organic shade grown coffee

Why You Should Choose Shade Grown Coffee

by Kelley Herring on December 6, 2012

 If you’re like 400 million Americans, you enjoy java. On average, U.S. coffee drinkers consume three and a half cups a day apiece. Choosing coffee that’s organically grown can help reduce your exposure to harmful pesticides and fertilizers. But when it comes to beans, there’s another health aspect to consider—the health of our planet.

If your choosing shade grown coffee – which is always organic – you’re helping to preserve hundreds of species of birds as well as other wildlife. In fact, in the farms of shade grown coffee, you can find almost 200 species of birds; a non-shaded coffee plantation hosts less than one third of that.

Between 1980 and 1994 the songbird populations have steadily declined.  In fact, there are 70% fewer Tennessee Warbles, 30% fewer Baltimore Orioles, and 50% less Cape May Warbles than just two decades ago.

Traditionally, shade grown coffee was the norm on the large coffee plantations throughout Mexico and Central and South America. But in attempts to produce higher yields, many coffee-growing plantations have been stripped of their trees and cleared of environmentally-sensitive rainforest resulting in devastating damage to the environment and wildlife.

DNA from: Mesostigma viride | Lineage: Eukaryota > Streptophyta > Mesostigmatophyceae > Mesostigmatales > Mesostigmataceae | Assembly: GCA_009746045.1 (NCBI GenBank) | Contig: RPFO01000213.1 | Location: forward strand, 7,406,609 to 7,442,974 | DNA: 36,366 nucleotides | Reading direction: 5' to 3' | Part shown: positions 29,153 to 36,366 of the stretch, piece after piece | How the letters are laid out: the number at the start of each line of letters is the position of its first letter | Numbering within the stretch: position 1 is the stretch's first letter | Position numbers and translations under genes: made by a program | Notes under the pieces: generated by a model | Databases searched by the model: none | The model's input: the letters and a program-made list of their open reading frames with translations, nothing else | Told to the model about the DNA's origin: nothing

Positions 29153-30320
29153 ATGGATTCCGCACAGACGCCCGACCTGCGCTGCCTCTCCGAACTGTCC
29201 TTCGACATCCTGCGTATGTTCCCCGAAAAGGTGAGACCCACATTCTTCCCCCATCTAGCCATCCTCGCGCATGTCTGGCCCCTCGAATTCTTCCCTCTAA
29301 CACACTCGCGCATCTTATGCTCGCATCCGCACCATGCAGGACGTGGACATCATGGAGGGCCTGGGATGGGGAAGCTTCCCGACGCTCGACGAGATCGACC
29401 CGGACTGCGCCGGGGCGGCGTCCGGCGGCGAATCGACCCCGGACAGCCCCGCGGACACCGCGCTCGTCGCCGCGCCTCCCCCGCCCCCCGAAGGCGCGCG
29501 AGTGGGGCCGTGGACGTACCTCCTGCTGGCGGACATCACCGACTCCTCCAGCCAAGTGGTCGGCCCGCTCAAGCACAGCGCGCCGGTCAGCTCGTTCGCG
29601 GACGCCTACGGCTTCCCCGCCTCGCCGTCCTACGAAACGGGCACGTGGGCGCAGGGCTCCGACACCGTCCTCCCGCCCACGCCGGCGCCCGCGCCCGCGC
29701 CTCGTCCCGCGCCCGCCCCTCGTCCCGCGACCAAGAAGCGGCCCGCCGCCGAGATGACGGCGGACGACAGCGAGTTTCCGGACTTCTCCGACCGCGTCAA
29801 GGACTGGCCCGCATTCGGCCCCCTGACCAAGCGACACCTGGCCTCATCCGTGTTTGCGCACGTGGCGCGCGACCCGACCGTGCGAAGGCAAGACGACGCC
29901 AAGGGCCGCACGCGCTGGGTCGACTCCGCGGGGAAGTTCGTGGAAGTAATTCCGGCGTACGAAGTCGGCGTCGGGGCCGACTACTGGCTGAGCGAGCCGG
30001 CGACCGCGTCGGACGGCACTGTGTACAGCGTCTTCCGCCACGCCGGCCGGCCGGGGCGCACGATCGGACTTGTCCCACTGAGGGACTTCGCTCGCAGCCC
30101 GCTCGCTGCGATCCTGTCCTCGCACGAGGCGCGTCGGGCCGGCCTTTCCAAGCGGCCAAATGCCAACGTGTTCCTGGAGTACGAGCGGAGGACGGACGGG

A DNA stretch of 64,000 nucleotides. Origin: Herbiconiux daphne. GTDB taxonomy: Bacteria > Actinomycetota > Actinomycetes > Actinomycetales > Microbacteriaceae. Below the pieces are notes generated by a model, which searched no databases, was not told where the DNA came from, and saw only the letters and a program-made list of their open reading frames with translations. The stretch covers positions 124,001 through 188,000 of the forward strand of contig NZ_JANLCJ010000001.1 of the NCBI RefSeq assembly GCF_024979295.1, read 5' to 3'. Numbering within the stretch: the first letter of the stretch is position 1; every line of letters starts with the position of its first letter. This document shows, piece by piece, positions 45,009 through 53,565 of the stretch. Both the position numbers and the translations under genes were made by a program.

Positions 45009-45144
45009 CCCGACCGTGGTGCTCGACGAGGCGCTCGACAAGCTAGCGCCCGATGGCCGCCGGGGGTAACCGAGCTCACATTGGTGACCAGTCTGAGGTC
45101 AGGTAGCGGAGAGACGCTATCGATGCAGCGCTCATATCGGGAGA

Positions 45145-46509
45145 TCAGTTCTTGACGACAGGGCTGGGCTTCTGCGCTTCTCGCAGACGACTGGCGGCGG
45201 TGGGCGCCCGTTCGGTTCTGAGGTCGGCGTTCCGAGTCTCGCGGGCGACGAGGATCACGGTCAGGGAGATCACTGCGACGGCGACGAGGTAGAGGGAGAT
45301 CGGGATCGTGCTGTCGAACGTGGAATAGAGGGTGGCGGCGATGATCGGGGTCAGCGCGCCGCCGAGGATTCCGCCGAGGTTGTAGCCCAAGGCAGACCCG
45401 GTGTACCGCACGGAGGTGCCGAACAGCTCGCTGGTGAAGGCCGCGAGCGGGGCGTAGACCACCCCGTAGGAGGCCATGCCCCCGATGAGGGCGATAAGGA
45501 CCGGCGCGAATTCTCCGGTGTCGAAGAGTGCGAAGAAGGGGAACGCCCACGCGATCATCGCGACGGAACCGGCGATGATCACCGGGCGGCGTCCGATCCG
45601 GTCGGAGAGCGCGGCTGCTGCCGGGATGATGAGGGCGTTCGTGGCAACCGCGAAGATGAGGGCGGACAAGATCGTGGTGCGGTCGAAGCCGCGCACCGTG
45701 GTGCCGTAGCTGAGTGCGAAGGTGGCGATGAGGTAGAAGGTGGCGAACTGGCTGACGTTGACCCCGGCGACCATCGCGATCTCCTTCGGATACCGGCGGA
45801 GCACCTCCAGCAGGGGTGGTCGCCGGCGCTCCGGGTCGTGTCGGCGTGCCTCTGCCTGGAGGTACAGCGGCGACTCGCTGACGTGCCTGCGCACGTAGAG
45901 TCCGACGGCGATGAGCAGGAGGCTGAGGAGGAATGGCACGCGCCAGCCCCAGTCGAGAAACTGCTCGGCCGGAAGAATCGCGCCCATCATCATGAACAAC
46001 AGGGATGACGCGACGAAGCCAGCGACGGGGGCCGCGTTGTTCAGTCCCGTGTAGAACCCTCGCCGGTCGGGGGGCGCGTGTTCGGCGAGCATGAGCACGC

So let your next cup of coffee, cappuccino, or espresso soothe more than your spirits; let it contribute to the health of the earth and the habitats of our feathery friends. Try these conscious-coffees in your cup:

 

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About The Author

Kelley Herring, founder of Healing Gourmet, is a natural nutrition enthusiast with a background in biochemistry. Her passion is educating on how foods promote health and protect against disease and creating simple and delicious recipes for vibrant health and enjoyment.

Kelley Herring – who has written posts on Healing Gourmet.


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